Log Cabin Day happens during the summer in late June. The day is meant to encourage us to step away from a world of computers, electric lighting, and even indoor plumbing to embrace and experience a simpler existence.
There are many historic log cabins in and around Pittsburgh where we live. Why not? After all, a log cabin only needs plenty of trees and an axe. If a frontiersman was lucky he might even have a froe, the tool used to make the shingles for the roof.
Most log cabins were simple affairs with just one room. The entire family would live in this house while setting up the farmstead. You’ll find that many log cabins have low ceilings. That is because it is difficult to hold large logs above your head but also because people were much shorter. We have better nutrition than they do, even with all the chemicals we eat.
We have a few original log cabins in Pittsburgh. It’s kind of fun seeing them still standing today amongst all the “newer” construction. I like to wonder what was life like for the people who built them.
These are the log cabins of Pittsburgh.
The Walker-Ewing Log House in Collier Township, Allegheny County, Pennsylvania, was built around 1790.
The Fulton Log House in Upper St. Clair Township, Allegheny County, Pennsylvania, was built circa 1830.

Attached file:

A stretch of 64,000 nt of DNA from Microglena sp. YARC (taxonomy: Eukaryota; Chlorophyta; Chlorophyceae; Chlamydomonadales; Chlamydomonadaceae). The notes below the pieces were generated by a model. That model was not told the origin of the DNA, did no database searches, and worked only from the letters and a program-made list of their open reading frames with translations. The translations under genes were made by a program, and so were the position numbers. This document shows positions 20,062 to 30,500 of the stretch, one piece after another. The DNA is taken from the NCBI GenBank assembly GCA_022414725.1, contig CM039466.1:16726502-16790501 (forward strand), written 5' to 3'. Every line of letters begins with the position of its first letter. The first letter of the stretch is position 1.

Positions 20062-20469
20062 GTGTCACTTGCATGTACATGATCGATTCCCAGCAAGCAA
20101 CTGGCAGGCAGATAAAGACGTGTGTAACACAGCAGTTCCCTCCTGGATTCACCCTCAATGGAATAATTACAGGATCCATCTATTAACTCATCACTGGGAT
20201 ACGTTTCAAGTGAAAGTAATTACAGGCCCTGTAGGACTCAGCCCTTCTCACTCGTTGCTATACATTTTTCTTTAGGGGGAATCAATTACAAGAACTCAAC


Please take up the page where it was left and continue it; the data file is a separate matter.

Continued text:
The Neill (Neal) Log House was constructed around 1765 by the Neill (Neal) family, who owned 262 acres in what is now Schenley Park.
These are just some of the log houses in and around Pittsburgh. These houses have survived harsh winters, flooding, and blistering summer heat. The fact that they are still standing lets us know just how well built they were.
You can build your own log house! This book has blueprints that lay out every step that goes into constructing a bank, barn, farmhouse, firehouse, frontier tower, multiple cabins, and much more out of Lincoln Logs. You can imagine what it was like to live in a log cabin by reading “Log Cabin Kitty“. As you follow Pepper through the village, you will learn about the dangers, challenges, and joys of pioneer life while exploring the homes of the families who once lived in these cabins.
How will you celebrate Log Cabin Day?